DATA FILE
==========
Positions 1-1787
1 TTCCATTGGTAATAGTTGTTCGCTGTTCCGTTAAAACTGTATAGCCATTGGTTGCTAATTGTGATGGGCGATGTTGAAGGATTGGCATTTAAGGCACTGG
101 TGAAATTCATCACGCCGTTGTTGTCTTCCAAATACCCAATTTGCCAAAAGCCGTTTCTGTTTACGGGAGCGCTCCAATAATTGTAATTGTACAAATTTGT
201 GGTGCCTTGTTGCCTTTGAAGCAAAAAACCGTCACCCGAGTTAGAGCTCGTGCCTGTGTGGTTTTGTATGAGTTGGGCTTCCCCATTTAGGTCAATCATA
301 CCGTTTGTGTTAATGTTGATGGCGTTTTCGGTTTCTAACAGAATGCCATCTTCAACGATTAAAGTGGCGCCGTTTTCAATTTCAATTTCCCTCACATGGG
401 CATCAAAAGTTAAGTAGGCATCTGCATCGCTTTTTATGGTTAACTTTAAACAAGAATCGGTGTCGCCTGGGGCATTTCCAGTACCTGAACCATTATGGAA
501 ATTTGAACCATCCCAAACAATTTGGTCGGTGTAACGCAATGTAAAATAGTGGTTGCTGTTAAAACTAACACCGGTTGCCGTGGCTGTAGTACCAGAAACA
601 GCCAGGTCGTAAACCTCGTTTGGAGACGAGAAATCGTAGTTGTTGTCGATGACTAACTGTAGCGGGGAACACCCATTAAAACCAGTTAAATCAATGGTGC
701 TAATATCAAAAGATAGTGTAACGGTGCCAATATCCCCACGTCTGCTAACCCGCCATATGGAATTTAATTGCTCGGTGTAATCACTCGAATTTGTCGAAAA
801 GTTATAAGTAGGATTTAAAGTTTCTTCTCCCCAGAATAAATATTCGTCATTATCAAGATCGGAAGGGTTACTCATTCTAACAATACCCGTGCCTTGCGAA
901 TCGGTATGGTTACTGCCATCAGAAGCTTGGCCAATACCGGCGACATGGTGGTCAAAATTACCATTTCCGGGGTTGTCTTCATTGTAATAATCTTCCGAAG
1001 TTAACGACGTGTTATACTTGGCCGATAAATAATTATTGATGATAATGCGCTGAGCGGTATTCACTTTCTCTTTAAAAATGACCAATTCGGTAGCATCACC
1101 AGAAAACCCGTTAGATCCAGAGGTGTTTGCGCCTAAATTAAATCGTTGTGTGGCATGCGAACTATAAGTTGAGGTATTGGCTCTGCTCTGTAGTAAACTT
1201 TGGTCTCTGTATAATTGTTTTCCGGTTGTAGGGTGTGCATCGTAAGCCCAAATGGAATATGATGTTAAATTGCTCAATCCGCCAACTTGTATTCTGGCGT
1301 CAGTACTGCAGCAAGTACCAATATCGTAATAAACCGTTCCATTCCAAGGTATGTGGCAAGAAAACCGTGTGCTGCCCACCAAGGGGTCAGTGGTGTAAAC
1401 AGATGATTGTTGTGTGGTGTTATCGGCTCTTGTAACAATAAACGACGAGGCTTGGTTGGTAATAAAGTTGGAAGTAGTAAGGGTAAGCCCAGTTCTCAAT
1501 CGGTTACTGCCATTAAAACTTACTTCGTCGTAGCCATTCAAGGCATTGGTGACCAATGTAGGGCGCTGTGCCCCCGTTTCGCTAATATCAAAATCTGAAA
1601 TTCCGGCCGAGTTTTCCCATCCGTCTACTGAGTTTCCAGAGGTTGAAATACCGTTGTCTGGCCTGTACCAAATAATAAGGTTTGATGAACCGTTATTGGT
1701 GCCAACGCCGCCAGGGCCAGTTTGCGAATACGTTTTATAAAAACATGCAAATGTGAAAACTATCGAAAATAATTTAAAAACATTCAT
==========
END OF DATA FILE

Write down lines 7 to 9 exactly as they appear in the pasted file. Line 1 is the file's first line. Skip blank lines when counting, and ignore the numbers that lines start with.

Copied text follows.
501 ATTTGAACCATCCCAAACAATTTGGTCGGTGTAACGCAATGTAAAATAGTGGTTGCTGTTAAAACTAACACCGGTTGCCGTGGCTGTAGTACCAGAAACA
601 GCCAGGTCGTAAACCTCGTTTGGAGACGAGAAATCGTAGTTGTTGTCGATGACTAACTGTAGCGGGGAACACCCATTAAAACCAGTTAAATCAATGGTGC
701 TAATATCAAAAGATAGTGTAACGGTGCCAATATCCCCACGTCTGCTAACCCGCCATATGGAATTTAATTGCTCGGTGTAATCACTCGAATTTGTCGAAAA